20 TV Shows We Actually Want to See Rebooted
We don’t need more Full House, but we do need more Bloodhound Gang.
It feels like every other day there’s news of a network rebooting a vintage series, whether it’s The A-Teamor Full House or Fantasy Island. The increasing dependence on recycling well-worn stories has become a bit of a joke, and it’s hard not to roll your eyes every time another reboot is announced. But maybe we’d have a better attitude if the networks were making more interesting choices: Like reviving shows that were gone too soon, or lesser-known series that never made it to syndication or Netflix.
Here’s our wish list for TV series we actually want to see back on the air, in some form or another:
1) Murphy Brown
This sitcom about a 40-year-old recovering alcoholic journalist blurred the lines between scripted television and political commentary, famously inspiring one of Dan Quayle’s most boneheaded comments. No one has seen it since 1998 since it’s streaming exactly nowhere. If we had something like this today we probably wouldn’t need John Oliver. (JK, we need him.)
2) Mad About You
Before it was a bougie punchline, Paul Reiser and Helen Hunt played a (mostly) happily married couple on NYC’s Upper West Side; he was a documentarian and she was a PR executive. They were funny, angsty, and unaware of their privilege. The season finale was set two decades into the future, when the now-divorced couple reunited at a screening of their daughter’s documentary. The daughter was played by Janeane Garafulo. The work is already done, let’s just get the cameras rolling.
3)Tell Me You Love Me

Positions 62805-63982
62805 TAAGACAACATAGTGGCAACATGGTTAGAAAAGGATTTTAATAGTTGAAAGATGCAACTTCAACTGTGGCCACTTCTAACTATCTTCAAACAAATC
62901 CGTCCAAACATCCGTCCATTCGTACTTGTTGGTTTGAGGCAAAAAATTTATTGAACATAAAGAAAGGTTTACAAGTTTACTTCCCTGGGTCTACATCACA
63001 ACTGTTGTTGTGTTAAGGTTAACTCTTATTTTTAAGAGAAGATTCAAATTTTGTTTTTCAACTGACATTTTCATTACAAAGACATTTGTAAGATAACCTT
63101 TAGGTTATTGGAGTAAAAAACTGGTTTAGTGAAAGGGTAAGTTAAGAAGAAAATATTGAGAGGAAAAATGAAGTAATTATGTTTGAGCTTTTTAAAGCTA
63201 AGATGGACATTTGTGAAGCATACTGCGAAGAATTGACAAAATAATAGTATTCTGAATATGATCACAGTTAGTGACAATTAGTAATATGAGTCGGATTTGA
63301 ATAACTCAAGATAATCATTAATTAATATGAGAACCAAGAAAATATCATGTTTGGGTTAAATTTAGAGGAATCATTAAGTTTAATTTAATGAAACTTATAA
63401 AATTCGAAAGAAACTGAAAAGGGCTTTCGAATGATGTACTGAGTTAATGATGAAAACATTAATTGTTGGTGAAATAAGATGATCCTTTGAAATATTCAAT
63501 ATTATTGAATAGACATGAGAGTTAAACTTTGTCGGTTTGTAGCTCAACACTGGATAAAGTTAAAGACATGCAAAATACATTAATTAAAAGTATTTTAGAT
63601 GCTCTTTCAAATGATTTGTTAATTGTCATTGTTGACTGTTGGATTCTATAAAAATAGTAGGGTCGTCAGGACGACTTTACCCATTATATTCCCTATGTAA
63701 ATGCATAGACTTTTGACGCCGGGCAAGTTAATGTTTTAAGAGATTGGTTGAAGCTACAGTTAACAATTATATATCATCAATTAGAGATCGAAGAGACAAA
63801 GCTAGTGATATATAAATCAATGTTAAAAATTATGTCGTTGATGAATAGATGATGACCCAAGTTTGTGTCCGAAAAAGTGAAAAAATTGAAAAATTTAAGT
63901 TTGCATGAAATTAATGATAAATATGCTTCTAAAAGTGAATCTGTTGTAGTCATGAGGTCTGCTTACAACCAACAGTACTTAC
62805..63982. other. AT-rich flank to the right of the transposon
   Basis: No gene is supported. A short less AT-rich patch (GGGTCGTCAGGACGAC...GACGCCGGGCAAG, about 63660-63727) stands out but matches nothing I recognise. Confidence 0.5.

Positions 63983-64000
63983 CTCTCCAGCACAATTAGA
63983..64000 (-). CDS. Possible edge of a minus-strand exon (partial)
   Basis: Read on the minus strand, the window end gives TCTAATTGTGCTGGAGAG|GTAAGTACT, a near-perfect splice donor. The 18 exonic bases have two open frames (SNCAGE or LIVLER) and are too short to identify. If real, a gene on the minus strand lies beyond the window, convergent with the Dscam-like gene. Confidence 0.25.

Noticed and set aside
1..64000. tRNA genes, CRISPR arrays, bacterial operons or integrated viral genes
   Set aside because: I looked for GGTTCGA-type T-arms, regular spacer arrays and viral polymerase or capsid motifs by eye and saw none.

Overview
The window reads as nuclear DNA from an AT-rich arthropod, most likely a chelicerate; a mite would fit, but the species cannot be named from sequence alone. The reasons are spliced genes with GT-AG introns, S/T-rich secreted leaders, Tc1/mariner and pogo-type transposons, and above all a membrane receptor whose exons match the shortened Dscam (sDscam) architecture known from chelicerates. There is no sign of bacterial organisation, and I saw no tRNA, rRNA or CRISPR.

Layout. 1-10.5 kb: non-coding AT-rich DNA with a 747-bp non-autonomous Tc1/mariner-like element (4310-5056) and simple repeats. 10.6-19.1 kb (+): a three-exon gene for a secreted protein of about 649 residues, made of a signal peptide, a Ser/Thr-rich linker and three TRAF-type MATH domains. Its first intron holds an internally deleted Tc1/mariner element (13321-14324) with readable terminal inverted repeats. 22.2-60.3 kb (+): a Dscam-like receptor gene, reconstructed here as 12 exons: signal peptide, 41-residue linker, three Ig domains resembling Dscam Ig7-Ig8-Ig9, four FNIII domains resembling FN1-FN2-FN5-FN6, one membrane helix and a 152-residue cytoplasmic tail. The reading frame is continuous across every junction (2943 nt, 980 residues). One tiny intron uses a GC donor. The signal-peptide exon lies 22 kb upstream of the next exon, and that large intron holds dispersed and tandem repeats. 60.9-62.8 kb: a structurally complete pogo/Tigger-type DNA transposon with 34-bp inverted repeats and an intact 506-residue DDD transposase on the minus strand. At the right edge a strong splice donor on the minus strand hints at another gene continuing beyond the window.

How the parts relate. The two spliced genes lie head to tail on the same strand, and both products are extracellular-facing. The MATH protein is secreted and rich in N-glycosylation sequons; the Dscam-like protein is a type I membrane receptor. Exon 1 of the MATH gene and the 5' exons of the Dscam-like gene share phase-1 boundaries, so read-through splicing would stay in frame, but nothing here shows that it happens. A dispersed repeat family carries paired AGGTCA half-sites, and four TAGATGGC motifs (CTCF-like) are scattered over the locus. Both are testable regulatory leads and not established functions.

This HBO drama about four couples at various stages of life and commitment may have needed a bit of retooling, but HBO gave up way too soon. There was no problem with the story; it was an issue of chemistry. Let’s start over with more compatible actors. (But keep Adam Scott.)
4) Diff’rent Strokes
First, let’s spell “Different” the normal way, unless someone can explain what that apostrophe is about. Next, let’s be more attentive to the emotional well-being of the child actors. And what about switching up the demographics? Like, Ms. Drummond is a single, wealthy black woman who takes some underprivileged children under her wing. The housekeeper is a white dude. Did we lose you?
5) Mad Men
Who ever said all good things must come to an end? (Besides Nelly Furtado.) AMC should just admit it made a huge mistake by letting Mad Men go, and bring it back in the spirit of Billy Joel’s Madison Square Garden residency: As long as there’s an audience, they’ll always be a show. Mad Men will outlive us all. So will Billy Joel.
6) An American Family
The very first reality show already made a comeback a few years back when PBS ran a successful marathon ahead of the release of Cinema Verite, a behind-the-scenes dramatization of the production. We know now that Pat and Bill Loud have since reunited after the show tore them apart. The people want to know how they are doing now.
7) Day by Day
Before Seinfeld, Julia Louis-Dreyfus starred in this short-lived sitcom about a family-run daycare center, which was a loose spin-off of Family Ties. An updated reboot could have a field day with the competitive sport of helicopter parenting. Hire the guy behind the Loz Feliz Daycare Twitter account and call it a day!
8) Party of Five
You might remember Party of Five as the last decent television show that starred the glorious Jennifer Love Hewitt. Everyone from the original cast (including Lost’s Matthew Fox) is a great actor who needs better work. Party Of Five: Still Partying would be ratings gold.